Curator: Linda Williams RMIT Gallery, Melbourne 2 December 2011 - 28 January 2012
It's not often that we see exhibitions premised on the idea of futurity but 2112, curated by Linda Williams, takes as its subject varied projections of life on earth 100 years hence. An array of local and international artists ruminate on what the future may look like through a range of works that show telling points of overlap nested within an overarching presentiment of dystopia.
Nearly all the works take as their point of departure the less palatable realities of the present: the seemingly limitless economic imperialism of the world by corporate multinationals; global climate change; the intensification of extreme weather events and concomitant chaos; mutations in mammalian species; and the escalating threat of the extinction of the earth’s indigenous flora and fauna.
The Danish collective Superflex presents a vengeance fantasy on the most recognisable of junk-food conglomerates in their video Flooded McDonalds, depicting the generic interior of a franchise store gradually inundated with water. An ungainly mass of detritus including water-logged fries, polystyrene cups and a plastic cast of the eponymous mascot floats on the water’s surface, the gentle undulations of the rising tide creating an unexpectedly mesmerising work.
The increasing prevalence of natural disasters - the disastrous tsunami in Japan in 2011, the flooding of Brisbane and Bangkok the same year, Indonesia’s savage tsunami of 2004 and Hurricane Katrina in 2005 – remind us of nature’s ineluctable capacity to unfurl vile tempests and unleash devastation. The frailty of the human gesture in the face of such potential force is delicately captured in Thomas Doyle’s Well Enough Alone: a small-scale sculpture featuring a toy-sized figure at the bottom of a trench tentatively raising his hand towards a huge, ossified wall of water. The tiny figure’s hand is on the verge of grazing the water’s edge; the precarious equilibrium of the bizarre scene is impregnated with portent as if we are witnessing a micro-second before an avalanche falls.
Misaharu Motoda’s exquisitely rendered lithographs present visions of abandoned metropolises; iconic city centres of Tokyo and Sydney desolate and partially destroyed in the post-apocalyptic haze of an unnamed catastrophe. The meticulously drawn prints depict recognisable districts with the glass and metal facades of the urban architecture shattered and torn asunder, redolent of the dystopic landscapes of the bombed cities of WW2 or more recently, the east coast of Japan.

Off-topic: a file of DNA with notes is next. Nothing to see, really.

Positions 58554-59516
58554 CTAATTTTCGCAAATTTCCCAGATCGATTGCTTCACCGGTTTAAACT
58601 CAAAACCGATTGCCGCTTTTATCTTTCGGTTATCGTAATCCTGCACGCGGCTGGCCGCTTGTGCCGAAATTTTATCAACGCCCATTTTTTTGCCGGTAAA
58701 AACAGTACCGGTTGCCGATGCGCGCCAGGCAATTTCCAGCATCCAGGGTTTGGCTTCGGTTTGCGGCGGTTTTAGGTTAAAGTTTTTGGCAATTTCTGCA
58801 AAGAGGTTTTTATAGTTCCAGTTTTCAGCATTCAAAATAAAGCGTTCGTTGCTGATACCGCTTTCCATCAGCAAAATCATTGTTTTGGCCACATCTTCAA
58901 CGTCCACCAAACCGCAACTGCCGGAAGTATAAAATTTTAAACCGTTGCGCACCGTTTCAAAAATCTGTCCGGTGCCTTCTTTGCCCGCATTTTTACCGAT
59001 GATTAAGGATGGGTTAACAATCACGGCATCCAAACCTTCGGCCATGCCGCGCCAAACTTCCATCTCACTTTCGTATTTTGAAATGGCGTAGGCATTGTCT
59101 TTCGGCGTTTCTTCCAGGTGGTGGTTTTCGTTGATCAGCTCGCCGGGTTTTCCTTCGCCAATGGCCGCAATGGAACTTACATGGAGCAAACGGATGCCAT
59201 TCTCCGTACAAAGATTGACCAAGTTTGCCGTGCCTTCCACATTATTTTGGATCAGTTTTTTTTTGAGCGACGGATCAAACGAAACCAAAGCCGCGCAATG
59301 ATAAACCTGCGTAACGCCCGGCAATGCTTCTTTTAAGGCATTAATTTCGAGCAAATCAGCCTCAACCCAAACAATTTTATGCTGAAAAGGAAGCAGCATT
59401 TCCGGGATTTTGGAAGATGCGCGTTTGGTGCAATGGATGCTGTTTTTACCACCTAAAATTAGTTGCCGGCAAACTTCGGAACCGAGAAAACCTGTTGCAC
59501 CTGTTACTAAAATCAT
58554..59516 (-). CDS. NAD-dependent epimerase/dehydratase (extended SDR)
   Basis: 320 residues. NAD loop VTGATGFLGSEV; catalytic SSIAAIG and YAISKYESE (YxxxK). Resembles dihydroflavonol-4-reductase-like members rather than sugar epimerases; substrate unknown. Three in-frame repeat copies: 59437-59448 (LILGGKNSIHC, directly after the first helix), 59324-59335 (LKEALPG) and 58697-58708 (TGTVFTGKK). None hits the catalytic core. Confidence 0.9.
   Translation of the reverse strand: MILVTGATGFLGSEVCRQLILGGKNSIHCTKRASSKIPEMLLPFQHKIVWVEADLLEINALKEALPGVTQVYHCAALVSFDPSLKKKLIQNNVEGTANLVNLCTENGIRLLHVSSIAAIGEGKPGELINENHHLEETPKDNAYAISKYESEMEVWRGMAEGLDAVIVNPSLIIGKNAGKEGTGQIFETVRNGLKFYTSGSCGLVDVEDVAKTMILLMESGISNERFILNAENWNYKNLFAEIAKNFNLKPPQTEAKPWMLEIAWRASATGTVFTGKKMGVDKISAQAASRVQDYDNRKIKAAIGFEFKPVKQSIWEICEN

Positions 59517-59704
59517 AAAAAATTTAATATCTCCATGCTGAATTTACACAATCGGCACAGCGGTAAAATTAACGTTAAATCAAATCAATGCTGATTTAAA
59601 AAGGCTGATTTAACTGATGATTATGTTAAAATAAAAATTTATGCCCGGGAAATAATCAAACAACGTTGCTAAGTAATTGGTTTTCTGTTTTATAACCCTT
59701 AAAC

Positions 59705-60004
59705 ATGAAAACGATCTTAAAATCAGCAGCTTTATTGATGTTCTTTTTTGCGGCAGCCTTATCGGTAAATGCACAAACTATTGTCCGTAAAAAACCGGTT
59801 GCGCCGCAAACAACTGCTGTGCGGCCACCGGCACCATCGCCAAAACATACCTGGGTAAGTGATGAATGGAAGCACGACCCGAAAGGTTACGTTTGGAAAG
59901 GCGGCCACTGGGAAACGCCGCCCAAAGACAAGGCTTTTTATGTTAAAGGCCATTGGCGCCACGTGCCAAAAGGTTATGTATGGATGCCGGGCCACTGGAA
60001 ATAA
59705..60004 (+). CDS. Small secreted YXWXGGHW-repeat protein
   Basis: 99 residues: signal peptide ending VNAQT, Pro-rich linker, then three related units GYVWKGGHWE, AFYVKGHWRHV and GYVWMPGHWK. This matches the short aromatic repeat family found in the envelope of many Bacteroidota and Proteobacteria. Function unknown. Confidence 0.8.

Continuing the dystopic theme are Yves Marchand and Romain Meffre’s photographs of Detroit. Unlike the other works – imaginings of futurity – these photos depict the city in its contemporary state – office buildings, homes and schools vacated and left to decay, animated only by a vandal’s spray can. In Adams Theatre, Detroit, the Edwardian theatre – a magnet for the city’s glitterati in the 1920s – lies desecrated in an almost surreal convergence of ruin and grandeur. Detroit was America’s flagship city for capitalist entrepreneurship in the early decades of the 20th century, its accelerated prosperity driven on the back of the ascendant corporate giant Ford. By the century’s end, the severe contraction of the car manufacturing industry saw the city transform into an urban wasteland overrun by gang violence, poverty and depopulation.
For other artists, the instinct to preservation dominates, in particular the quest for museological archiving. Justine Cooper’s photos depict the storerooms of the American Museum of Natural History, one door ajar to reveal a cluster of suspended leopard hides from the Congo; another photo portraying the aged, cloth-bound catalogues listing the museum’s accessions. Lyndal Osborne lines a wall with illuminated glass vitrines filled with faux-botanical specimens as imaginary versions of seed forms inspired by the Millennium Seed Bank archive in the UK, while Stephanie Valentin displays eerie photographs of cut-glass vases and bowls clustered in a vast, nocturnal plain, as if these might be the only objects left behind from an extant civilisation.
Most of the works in 2112 are united by a noticeable absence of the human figure. When they appear humans seem less familiar, as in Patricia Piccinini’s sculpture Game Boys Advanced where two teenagers stand fixed in rapt attention over their electronic game, their faces sagging and wrinkled in repellent signs of premature senescence. It’s not a stretch to conclude that the majority of these artists harbour grave doubts about humanity’s future. The impact of transgenics as well as climate change, native species loss and the earth’s deterritorialisation may well lead to humanity’s marginalisation.
The philosopher Paul Virilio once observed that everything that shapes the novelty of tomorrow is already detectable in the present, residing in the imaginings of each person. If this is so, then the works in 2112, while allegedly projecting pessimistic visions of the next century, speak pointedly of the present as much as the future.